1.  What are the Effort categories that Effort Tracker tracks?

Click on this link to see a summary of Effort Tracker’s five categories.

2.  What is the best way to begin using Effort Tracker

a)  Use Effort Tracker’s Participation category to get students used to being called on randomly for participation opportunities.  After a week or so, tell students that you will now be using the app to both select students for participation and to score how well students are maintaining their focus in class.  When answering questions, students do not need to respond with the correct answer to get a high effort score.  Students who repeat the question in their response are also showing that they are paying attention and therefore deserve a high effort score.  (E.g. “I don’t remember the capitol of Minnesota.”)  For more information, see our screencast on the Participation category or pages 4-8 of the Teacher Manual.

b) At the same time (or a day or so after) that you inform students that their participation effort will be scored, tell them that the app will also be used to give recognition to students that are staying focused and following all class rules.  Under the Recognition category, student names are randomly listed along with a percentage that shows the average of each students most recent three scores.  Let your class know how many students you plan to “Recognize” per class period or section of the day and that students may earn a bonus to their Overall Effort Tracker percentage when they earn Recognition.  (A screencast on the Recognition Bonus Program will be on our Support page soon.  Or see pages 9 and 10 of the Teacher Manual).

c) Consider upgrading to Effort Tracker Pro to compile a more complete assessment of student in-class effort.  (Screencasts on Effort Tracker Pro categories of On-Task, Ready, and Class Rules will be on our Support page soon.  For now, see descriptions of these Effort Tracker categories on pages 11-15 of our Teacher Manual )

3.  What reaction do students have to the Effort Tracker program?

Student reaction varies by Effort Tracker category:

I teach at the middle school level – almost all students are happy to receive  “Effort Awards” and will often remind me, if I run out of time at the end of a class period, how many additional Effort Awards I owe that class on the following day.  My guess is that it would also work very well in the elementary grades.  Not sure about high school but I would certainly give it a try.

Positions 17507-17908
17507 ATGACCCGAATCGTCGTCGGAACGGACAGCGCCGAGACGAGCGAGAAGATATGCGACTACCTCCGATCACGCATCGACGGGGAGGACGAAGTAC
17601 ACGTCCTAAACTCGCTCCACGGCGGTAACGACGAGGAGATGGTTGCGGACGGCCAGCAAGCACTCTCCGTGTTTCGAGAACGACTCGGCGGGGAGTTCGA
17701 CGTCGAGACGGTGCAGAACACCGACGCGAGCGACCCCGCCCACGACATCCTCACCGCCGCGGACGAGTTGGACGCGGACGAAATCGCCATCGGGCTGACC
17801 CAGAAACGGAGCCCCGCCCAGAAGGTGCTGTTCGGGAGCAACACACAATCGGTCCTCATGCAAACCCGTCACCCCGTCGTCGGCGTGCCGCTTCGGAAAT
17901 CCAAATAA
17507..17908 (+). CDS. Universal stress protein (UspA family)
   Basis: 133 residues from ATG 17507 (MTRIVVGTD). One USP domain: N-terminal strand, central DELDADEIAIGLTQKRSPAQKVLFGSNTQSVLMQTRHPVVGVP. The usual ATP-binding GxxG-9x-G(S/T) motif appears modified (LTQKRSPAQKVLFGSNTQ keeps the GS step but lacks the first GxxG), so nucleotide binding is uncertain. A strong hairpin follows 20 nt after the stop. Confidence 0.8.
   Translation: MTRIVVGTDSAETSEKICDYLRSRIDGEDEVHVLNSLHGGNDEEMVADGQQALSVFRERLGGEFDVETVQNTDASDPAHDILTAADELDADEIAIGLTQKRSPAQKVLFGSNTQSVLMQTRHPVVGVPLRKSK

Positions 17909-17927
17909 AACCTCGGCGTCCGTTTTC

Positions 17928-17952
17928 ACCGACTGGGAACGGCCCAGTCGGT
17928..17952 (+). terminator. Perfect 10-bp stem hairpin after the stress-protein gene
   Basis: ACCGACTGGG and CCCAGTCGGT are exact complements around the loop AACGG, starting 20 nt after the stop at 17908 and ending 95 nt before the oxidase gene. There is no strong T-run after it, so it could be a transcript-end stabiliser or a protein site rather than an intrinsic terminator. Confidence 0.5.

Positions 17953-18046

This category can stop or greatly diminish the common pattern of students taking on roles in the class.  For simplicity I’ll break the roles into three groupings: Group A are students who nearly always participate and can be counted on to answer teacher questions.  Group B are students who generally pay attention but prefer to limit their participation.  Group C may not be tuned in at all.  By using the Participation category to randomly call on students to participate, the roles students have played in the past or play in other classes are disrupted.

Students in Group A will not be talking as much (some may not like this change).  Students in Group B will be talking more and their reaction will be mixed.  Some from Group B want to participate but don’t want to raise their hand and look interested (back in 7th grade, I would have been in this group).  Group C will check out less often and learn more – reaction mixed.

When scoring the On-task category I’m careful to state that I’ll be coming around to give students credit (instead of saying “if you are off task you will get a low score”).  I am holding students accountable but I want to phrase it in a positive light.   Most students like getting credit for the work they are doing.  Some students, who are used to checking-out during individual or group activities, improve their effort as a result of more frequent scoring/check-ins (especially if they know that some adult – parent, guardian, teacher – consistently checks their Effort Tracker Student Report).